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Corruption is defined as “the misuse of power to obtain an unlawful advantage” (Hetzer, 2012, p. 228). Corruption can be found in all sectors of a society, including government agencies, businesses, corporations, educational institutions, medical institutions, professional groups, such as doctors and lawyers, religious organizations, and private citizens. Corruption can be manifested in many ways, including bribery, extortion, intimidation, kickbacks, theft, and other forms. Some criminals, such as leaders of organized criminal groups, depend on corrupting government officials, business leaders, or bankers to facilitate their criminal activities related to drug and human trafficking, prostitution smuggling, money laundering, and other crimes.
Hetzer, (2012, p. 228) states, “In principle, corruption is a situation in which a person who is responsible for performing certain duties pursues improper or unfair advantage for performing certain duties, or pursues improper or unfair advantage for actions or omissions in the performance of those duties.”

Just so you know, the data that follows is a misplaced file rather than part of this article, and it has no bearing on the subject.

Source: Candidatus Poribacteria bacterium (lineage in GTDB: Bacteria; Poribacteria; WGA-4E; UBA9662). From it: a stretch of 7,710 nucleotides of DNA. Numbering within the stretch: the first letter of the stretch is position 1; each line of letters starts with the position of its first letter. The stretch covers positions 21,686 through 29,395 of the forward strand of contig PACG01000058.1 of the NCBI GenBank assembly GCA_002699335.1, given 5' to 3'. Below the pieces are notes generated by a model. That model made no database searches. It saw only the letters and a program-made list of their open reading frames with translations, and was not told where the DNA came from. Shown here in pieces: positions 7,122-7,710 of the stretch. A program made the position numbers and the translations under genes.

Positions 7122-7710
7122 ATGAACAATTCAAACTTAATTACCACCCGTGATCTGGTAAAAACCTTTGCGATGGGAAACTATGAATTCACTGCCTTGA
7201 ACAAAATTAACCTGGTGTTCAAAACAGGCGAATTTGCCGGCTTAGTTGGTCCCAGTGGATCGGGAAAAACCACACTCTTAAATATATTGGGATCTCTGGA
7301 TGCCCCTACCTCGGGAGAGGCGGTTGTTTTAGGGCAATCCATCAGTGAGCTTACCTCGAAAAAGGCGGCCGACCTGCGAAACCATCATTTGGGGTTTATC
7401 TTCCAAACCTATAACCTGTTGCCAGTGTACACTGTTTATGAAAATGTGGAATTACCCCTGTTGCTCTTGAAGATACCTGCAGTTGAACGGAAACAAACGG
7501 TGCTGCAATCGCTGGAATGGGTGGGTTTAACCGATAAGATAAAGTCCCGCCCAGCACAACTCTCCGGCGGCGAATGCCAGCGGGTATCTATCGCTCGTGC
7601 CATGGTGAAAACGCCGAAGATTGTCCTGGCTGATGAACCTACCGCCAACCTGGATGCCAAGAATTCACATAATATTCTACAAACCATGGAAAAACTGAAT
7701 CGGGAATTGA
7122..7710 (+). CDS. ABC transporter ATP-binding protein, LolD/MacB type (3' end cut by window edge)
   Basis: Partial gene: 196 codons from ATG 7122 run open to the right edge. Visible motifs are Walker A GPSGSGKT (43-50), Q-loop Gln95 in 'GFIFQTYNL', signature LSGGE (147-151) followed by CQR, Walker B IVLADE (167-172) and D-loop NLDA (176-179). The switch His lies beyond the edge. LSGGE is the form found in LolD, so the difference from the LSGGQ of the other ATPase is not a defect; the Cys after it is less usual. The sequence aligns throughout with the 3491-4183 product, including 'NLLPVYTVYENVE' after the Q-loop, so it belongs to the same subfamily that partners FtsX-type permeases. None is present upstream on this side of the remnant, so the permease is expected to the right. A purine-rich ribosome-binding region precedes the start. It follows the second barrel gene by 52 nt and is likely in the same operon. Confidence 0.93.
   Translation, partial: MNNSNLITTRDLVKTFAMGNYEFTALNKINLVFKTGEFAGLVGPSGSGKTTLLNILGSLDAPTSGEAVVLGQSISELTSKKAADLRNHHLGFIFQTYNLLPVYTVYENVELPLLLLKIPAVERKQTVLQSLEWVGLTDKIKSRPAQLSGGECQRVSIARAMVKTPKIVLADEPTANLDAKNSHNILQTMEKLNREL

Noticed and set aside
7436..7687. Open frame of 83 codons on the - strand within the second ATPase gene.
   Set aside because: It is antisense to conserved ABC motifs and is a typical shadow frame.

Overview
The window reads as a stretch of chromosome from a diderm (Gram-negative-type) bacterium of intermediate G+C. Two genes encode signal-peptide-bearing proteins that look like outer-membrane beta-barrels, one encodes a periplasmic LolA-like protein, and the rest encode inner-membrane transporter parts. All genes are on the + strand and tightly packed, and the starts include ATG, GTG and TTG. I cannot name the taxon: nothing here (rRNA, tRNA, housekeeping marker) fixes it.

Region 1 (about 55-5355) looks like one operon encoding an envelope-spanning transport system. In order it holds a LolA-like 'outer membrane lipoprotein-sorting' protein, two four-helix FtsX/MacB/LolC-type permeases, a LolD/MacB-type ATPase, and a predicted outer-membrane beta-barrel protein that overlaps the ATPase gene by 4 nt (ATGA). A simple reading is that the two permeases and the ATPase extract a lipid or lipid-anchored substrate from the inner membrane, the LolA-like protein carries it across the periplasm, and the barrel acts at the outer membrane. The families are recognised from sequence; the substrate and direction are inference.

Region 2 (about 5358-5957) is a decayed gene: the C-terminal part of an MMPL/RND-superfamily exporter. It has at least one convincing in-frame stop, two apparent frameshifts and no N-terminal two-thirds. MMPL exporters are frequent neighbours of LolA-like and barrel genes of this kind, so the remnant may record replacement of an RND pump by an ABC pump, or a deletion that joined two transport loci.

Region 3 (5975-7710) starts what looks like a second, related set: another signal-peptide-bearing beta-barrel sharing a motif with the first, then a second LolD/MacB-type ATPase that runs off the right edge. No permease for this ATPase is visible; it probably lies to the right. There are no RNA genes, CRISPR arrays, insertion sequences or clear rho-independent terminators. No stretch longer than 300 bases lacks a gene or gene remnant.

As with corruption, fraud can be carried out in a variety of ways, including social security and insurance fraud, home repair fraud, financial frauds, and other types. The victims of fraud can be individuals, organizations, businesses, or government agencies. Frauds committed by large organizations can result in the loss of hundreds of millions of dollars, as in a fraud pertaining to a housing development, or in the loss of a few dollars, such as when a street merchant sells defective pieces of jewelry.
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- Introduction: Overview of Major Types of Fraud and Corruption
Peter C. Kratcoski
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